Expert Tips for Sleep Problems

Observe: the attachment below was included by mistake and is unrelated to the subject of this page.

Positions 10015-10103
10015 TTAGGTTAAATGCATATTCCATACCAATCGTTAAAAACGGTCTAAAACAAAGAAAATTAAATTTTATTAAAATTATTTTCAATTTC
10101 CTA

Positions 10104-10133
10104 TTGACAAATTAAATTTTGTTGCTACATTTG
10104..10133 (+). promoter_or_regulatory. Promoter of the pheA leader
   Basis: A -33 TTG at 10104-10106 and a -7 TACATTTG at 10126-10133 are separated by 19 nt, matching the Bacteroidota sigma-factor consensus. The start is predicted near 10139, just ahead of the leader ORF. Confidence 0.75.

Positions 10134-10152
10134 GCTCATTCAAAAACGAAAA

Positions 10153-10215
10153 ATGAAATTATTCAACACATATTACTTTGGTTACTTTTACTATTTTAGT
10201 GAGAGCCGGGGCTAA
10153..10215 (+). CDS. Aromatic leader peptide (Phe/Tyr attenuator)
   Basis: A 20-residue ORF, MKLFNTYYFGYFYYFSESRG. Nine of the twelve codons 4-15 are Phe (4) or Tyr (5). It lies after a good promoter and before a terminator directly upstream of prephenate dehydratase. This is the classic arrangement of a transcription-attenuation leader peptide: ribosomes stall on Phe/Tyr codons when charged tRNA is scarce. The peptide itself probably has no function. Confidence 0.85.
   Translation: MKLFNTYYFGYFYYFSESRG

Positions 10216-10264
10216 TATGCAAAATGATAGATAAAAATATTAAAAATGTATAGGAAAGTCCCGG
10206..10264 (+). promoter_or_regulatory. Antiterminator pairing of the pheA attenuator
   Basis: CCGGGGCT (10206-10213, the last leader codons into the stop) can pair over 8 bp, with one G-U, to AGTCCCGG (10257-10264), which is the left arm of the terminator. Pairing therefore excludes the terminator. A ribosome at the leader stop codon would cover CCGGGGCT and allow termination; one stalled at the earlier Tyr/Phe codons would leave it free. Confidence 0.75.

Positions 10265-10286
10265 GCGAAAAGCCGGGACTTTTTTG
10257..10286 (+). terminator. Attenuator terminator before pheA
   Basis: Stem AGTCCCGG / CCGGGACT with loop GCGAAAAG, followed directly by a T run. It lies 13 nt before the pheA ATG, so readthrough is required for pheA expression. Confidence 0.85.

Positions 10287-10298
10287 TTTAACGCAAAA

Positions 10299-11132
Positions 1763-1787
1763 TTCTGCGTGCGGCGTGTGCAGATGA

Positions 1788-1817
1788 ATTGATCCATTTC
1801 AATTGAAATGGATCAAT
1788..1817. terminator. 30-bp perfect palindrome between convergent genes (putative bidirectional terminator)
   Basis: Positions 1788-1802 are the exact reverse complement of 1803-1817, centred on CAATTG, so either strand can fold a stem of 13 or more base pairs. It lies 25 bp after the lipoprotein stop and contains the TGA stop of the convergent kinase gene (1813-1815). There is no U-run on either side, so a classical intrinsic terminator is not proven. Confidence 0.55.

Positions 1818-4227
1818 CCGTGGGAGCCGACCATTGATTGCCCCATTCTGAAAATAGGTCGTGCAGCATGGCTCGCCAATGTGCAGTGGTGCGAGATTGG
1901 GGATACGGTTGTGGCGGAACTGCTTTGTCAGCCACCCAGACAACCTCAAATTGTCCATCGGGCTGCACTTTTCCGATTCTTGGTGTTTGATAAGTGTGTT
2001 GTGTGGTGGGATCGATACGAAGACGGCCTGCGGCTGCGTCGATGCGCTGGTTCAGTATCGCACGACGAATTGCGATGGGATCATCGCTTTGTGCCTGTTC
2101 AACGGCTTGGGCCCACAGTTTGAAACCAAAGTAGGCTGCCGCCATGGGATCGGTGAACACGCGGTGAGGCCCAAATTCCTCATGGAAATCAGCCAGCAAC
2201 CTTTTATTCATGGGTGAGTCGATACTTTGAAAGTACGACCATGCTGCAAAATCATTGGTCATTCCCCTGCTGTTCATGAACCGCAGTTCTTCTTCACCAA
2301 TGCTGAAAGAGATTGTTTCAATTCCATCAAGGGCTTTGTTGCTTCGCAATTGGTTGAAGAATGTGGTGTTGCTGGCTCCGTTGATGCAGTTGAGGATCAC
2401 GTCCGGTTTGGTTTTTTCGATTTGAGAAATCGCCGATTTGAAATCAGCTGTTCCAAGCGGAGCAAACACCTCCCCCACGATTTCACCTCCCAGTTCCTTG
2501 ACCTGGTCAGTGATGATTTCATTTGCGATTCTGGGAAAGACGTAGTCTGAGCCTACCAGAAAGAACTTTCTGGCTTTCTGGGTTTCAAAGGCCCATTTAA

Everyone occasionally has trouble falling asleep. But when sleeping problems happen several times a night or during the week, it’s time to seek help so you can get some proper shut-eye. Here are common triggers and treatments for insomnia, along with questions to ask your physician. Plus, how smart are you about sleep? Take our quiz to find out… When your morning alarm clock buzzes, do you feel energized – or flattened, like you’ve been wrestling an invisible bear all night? Sleepless nights can do more than take the spring out of your step, doctors say. “Sleep is as important as eating and exercise,” says Michael Decker, Ph.D., associate professor at Georgia State University, College of Health and Human Services, in Atlanta. “It’s one of the cornerstones of good health.” When you don’t get enough, you’ll see results quickly, says Karl Doghramji, M.D., professor of psychology, neurology and medicine and medical director of the Sleep Disorders Center at Thomas Jefferson University in Philadelphia. “You won’t be able to stay awake and perform during the day, and your memory and focus will be affected, as well as your ability to complete tasks.” Over time, the results can become more serious, he says. “Chronic lack of sleep can lead to mood disorders, such as anxiety and depression,” he says. Long-term untreated sleep disorders are linked to medical conditions, including obesity, depression, high blood pressure, cardio-vascular disease and diabetes, he says. What makes this troublesome is that many Americans have sleep disorders and don’t realize it, says Decker. As a visiting scientist for the Centers for Disease Control and Prevention (CDC), he worked with a team that surveyed 6,530 adults in the state of Georgia. The findings: 33% had symptoms of a sleep disorder. And, says Doghramji, “when the question is asked in a broader fashion, as many as 50% of Americans say they have had trouble with sleep at one time or another.” If you’re suffering, read on for the key questions to ask your doctor. What should be my first step in insomnia treatment? The first thing is to learn good sleep practices – called “sleep hygiene,” says Donna Arand, Ph.D., clinical director at the Kettering Hospital Sleep Disorder Center in Dayton, Ohio. “You want to get to the source of the sleeping problems,” she says. “Just developing good sleep habits can help a good percentage of patients who complain about sleep insomnia.” What is sleep hygiene? Before you start treatment, try changing your bedtime habits. These simple changes can improve your sleep dramatically, says Doghramni. To practice good sleep hygiene: * Don’t go to bed unless you’re tired. * If you’re not asleep after 20 minutes, get up and do something else. * Create bedtime rituals — which can be as simple as brushing your teeth and combing your hair before bed. * Keep a regular schedule, going to bed and waking up at the same time each day. * Don’t read, write, watch TV or talk on the phone in bed. * For the six hours before bedtime, avoid alcohol and exercise. * Don’t consume anything with caffeine in the afternoon. * Stop smoking. Nicotine is a stimulant. * Avoid sleep medications. * Keep your room dark, quiet and a little cool. What effect does my diet have on sleep? You’ve probably heard that certain foods– a glass of warm milk, for example – can induce sleepiness. There’s not much evidence to support this, but you can eliminate foods to improve your sleep. “Caffeine and alcohol are two of the most common substances that impact sleep,” Arand says. Caffeine is a stimulant — and even if an afternoon cup of coffee didn’t bother you when you were younger, you’ll probably need to give it up now. That because “we become more sensitive to the effects of caffeine as we age,” Arand explains. She recommends no caffeine after noon. How do hormones change my sleep patterns? Hormones can affect your sleep during two different times in your life: pregnancy and menopause. During pregnancy, the quality of sleep worsens and pregnant women are likely to feel sleepy in the daytime, even after getting a full night’s rest. Also, as many as 25% of women develop restless leg syndrome in pregnancy, according to the of the American Academy of Sleep Medicine (AASM). And 40% develop sleep-related leg cramps. Both these conditions usually go away after delivery. For women in the early stages of menopause, hormonal hot flashes can disrupt their sleep. If a drink after dinner makes me feel sleepy, how can it cause sleep insomnia? Even an occasional drink can be an issue. “Alcohol is initially a depressant,” Arand says. “It slows everything down, relaxes you and can make it easier to fall asleep.” But several hours later, you may find yourself still tired, but wide awake, she says. “When alcohol is metabolized, the brain interprets that as stimulation,” Arand explains. “Your brain will keep you awake for a while, and if you do fall back to sleep, your sleep will be restless and fragmented.” If you do want an occasional drink, stick to one glass with a meal. “Also, drink at least one glass of water with each alcoholic drink,” Arand advises. “This will dilute the effects of the alcohol. If I’m tired, is it OK to take a short daytime nap? “Napping in the afternoon and early evening can really disrupt nighttime sleep,” Decker says. “And, if you feel you need to nap during the day, this may be a sign that you have a sleep disorder.” It’s natural to feel sleepier as the day wears on, he says. “The brain builds up pressure for sleep during the day,” he says. “If you nap, you release that pressure and that can make it difficult to fall asleep later in the evening.” What if I make all these changes and I still can’t sleep? What should my next step be? If you’ve been having trouble falling or staying asleep at night — or staying awake during the day — for several weeks, it’s a good idea to see a sleep specialist, says Doghramji. Only a sleep specialist can determine the exact cause of your sleeping problems. This may require a sleep study (polysomnography), which measures how much and how well you sleep. What’s involved in a sleep study? You’ll be asked to spend the night at a hospital or sleep center, where monitors will track your brain waves, blood oxygen levels, heart and breathing rates, and eye and leg movements during sleep. This information can determine if your sleeping problems are caused by: * A breathing disorder, such as sleep apnea * A limb movement disorder, such as restless leg syndrome * A disorder in your REM (rapid-eye movement) sleep * Unexplained insomnia Your doctor can then tailor your treatment to the cause of your sleep insomnia. How do I find a sleep center or specialist? Your doctor can refer you or there may be one at a large hospital in your area. If not, see the AASM website. What types of insomnia treatment will a sleep specialist recommend? If there's no physical cause for your sleeping problems, a specialist will probably recommend cognitive behavioral therapy (CBT), where you will learn behavioral techniques that help you sleep better. Why is CBT recommended for insomnia? Working with a cognitive behavioral therapist, you’ll gain a deeper understanding of how your lifestyle, stress and daily routine affect the sleep cycle. It’s a good long-term treatment, because “there are no side effects and you can use it whenever your sleeping problems recur,” Arand says. Studies show that CBT is as effective as medication, she says, and has a longer-lasting benefit. A 2001 study, published in the Journal of the American Medical Association (JAMA), looked at 75 adults, and concluded that CBT leads to “significant sleep improvements within six weeks” that lasted through six months of follow-up. “Medications can lose effectiveness over time, because you build up tolerance to them,” she says. A 2009 Canadian study, published in JAMA, compared patients who received CBT alone with another group that combined CBT with medication. Both groups saw significant improvement, but the best results were for patients who began treatment with both medication and CBT and then moved on to therapy alone. Will medication be part of my insomnia treatment? Medication can help by letting you get a good night’s sleep at the beginning of treatment, while you learn sleep hygiene and cognitive behavioral techniques that will help you long-term. “There’s a place for it if you just need a quick treatment while you are working out a long-term treatment plan,” Arand says. What kind of medication might help? There are two types of medications for sleeping problems: Those that help you fall asleep and others that help you stay asleep. Medications that may be prescribed to help you fall asleep include: * Eszopiclone (Lunesta) * Ramelteon (Rozerem) * Triazolam (Halcion) * Zaleplon (Sonata) * Zolpidem (Ambien, Edluar) Medications that help you stay asleep include: * Estazolam * Eszopiclone (Lunesta) * Temazepam (Restoril) * Zolpidem (Ambien CR) What if sleep apnea is the cause of my sleeping problems? Sleep apnea occurs when breathing stops or gets shallow during sleep. These periods last 10-20 seconds, and can occur as many as 30 times an hour. The most common form of sleep apnea is obstructive sleep apnea, caused when the throat muscles relax and block your airway during sleep. Another form is central sleep apnea, when the brain doesn’t send proper signals to control your breathing during sleep. You may not even be aware that your breathing is disrupted, but you may feel excessively drowsy during the day, and when you wake up you may not feel refreshed. Your doctor will discover it when he monitors your heart, lung and blood activity during the overnight sleep study. What health risks are associated with sleep apnea? Untreated sleep apnea puts you at greater risk of cardiovascular disease and stroke, and can cause problems due to excessive daytime fatigue. It can also lead to complications with medications or during surgery. What is the treatment for sleep apnea? Your doctor will tell you to use a machine that delivers continuous positive air pressure (CPAP) through a mask. You may need to work to adjust the mask to get a comfortable fit. There are also several different models of the machine. Most people get good results from this. What if the CPAP mask doesn’t work or is uncomfortable? Don’t give up on treatment, says Dogrhamji. “CPAP is the accepted initial technology,” he says. “About 70%-80% of people are able to use this device. For those still uncomfortable, there are other masks, tubes and delivery systems we can try.” There are also other devices, he says, including the variable/bilevel positive airway pressure (BiPAP), which uses different levels of pressure as you inhale and exhale. And people with an underbite can sometimes get relief from a dental appliance, he says. Some people wear a mouthpiece that opens their airway so they breathe better. “When people treat their disordered breathing, they are astounded by how much better they feel,” says Janet Mullington, Ph.D., associate professor of neurology at Harvard Medical School, in Boston. Is surgery an option? Rarely, surgery is recommended to remove tissue from the throat or correct the position of the jaw. What treatments are available if restless leg syndrome is the cause of my insomnia? Nobody knows what causes restless leg syndrome — a powerful urge to move your legs that can disrupt your sleep. Sometimes following good sleep hygiene practices — exercising regularly, learning relaxation techniques, and cutting out caffeine, tobacco and alcohol — can help. When they don’t, the next step is medication. The two medications approved by the FDA for use in restless leg syndrome, ropinirole (Requip) and pramipexole (Mirapex) are also used to treat involuntary movements of Parkinson’s disease. What lifestyle changes can I make to help my restless leg syndrome? Talk to your doctor about any vitamins or medications you’re taking, because they can influence your condition. Ask your doctor to check your iron, folic acid and vitamin-B levels — but don’t supplement these on your own, as you could worsen your sleeping problems. Also, ask if any medications you are taking could trigger restless leg syndrome. Medications that can worsen the condition include: * Antihistamines, found in over-the-counter allergy, cold and sleep medications * Anti-dizzy and anti-nausea medications, such as Comprazine, Phenergan, and Reglan * Antidepressants, such as Elavil, Prozac, Lexapro and Efflexor * Psychiatric medications, used to treat bipolar disorder and schizophrenia Can natural remedies or herbs solve my sleeping problems? The herb valerian root or the hormone melatonin have a reputation for inducing sleep. “The evidence for the use of valerian root isn’t convincing at this time,” Decker says. “But melatonin can help people fall and stay asleep.” As we age, our body manufactures less melatonin. For some people, it might help to take melatonin 3-4 hours before bedtime, Decker says. But consult your doctor first. Are You Smart About Sleep? Getting a good night's sleep affects every aspect of your day, including your mood and your ability to be productive. And if that doesn't get your attention, listen up: Your sleep habits can even affect the number on the scale. Find out if you're smart about sleep, or if you need to be schooled by the Sandman.